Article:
Nearly a century old, Gita Press is the world’s largest publisher of Hindu religious texts. Since its inception, it has run off half a billion copies of various books, including 114 million copies of the Bhagavad Gita, a central work of Hindu philosophy.

Through its lifetime, Gita Press has been instrumental in twinning Hinduism with nationalist politics, twisting the two strands tightly around each other. To a great degree, Gita Press has been instrumental in crafting modern Hindu nationalism – the very movement that has brought its fellow Gorakhpuri, Adityanath, to one of the most powerful political positions in India.

Founded in 1923 by a pair of businessmen, Gita Press began publishing its texts just as the Indian independence movement was fracturing along religious lines. Throughout Uttar Pradesh – then called United Provinces – riots raged over the issue of protecting the cow, an animal held sacred by Hinduism but also a source of meat for Muslims. The newly founded Hindu Mahasabha, a political party, was campaigning for the “reconversion” of India’s Muslims to Hinduism, believing their ancestors to have once been forcibly converted from Hinduism by Islamic invaders.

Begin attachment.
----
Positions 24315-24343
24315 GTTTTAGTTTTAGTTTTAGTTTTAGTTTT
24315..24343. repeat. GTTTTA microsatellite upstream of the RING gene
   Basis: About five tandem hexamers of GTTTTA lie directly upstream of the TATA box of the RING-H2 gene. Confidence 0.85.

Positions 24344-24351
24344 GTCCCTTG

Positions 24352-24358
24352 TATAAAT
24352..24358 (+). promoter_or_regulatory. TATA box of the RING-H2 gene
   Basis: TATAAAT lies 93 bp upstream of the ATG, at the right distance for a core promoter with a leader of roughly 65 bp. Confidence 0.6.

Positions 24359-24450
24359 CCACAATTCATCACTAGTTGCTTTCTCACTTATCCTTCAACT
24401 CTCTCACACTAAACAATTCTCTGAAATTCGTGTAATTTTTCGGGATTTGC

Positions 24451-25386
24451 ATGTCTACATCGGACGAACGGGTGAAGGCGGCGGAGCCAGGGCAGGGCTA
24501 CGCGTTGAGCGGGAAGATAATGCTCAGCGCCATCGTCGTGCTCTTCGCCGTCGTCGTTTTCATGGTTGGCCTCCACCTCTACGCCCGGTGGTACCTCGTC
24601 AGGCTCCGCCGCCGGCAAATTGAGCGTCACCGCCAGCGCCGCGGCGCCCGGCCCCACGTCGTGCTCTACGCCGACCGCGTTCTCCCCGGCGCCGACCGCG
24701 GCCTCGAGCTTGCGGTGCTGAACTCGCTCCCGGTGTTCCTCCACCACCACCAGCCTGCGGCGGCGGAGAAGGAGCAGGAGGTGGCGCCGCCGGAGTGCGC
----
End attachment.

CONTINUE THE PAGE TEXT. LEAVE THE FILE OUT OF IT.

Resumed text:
Sectarian politicians were realising that, by harking to the purity of a bygone Hindu identity, it was possible to forge a new national consciousness – an asset of immense value as India struggled to throw off the British yoke.

Gita Press capitalised on, and advanced, all these preoccupations. Its religious texts aside, it printed a monthly journal named Kalyan (or “Auspicious”) in Hindi, which contained commentaries and columns on religion and spirituality; Kalyan is still being published today, with a circulation of around 200,000 per issue.

Once a year, Kalyan came out as a special issue revolving around a particular theme: the cow, for instance, or the role of the Hindu woman, or the ideal Hindu child.

The journal’s moral universe was always unambiguous. Women belonged at home, and their chastity was part of Hinduism’s honour; the cow was to be venerated and protected; Muslims were to be feared or mistrusted.

Kalyan believed that “the all-round decline in society was the result of Hindus having moved away from the path of religion,” Akshaya Mukul wrote in his 2015 book Gita Press and the Making of Hindu India. What was needed, the ideologues of Gita Press reasoned, was to restore Hinduism to the centre of Indian life.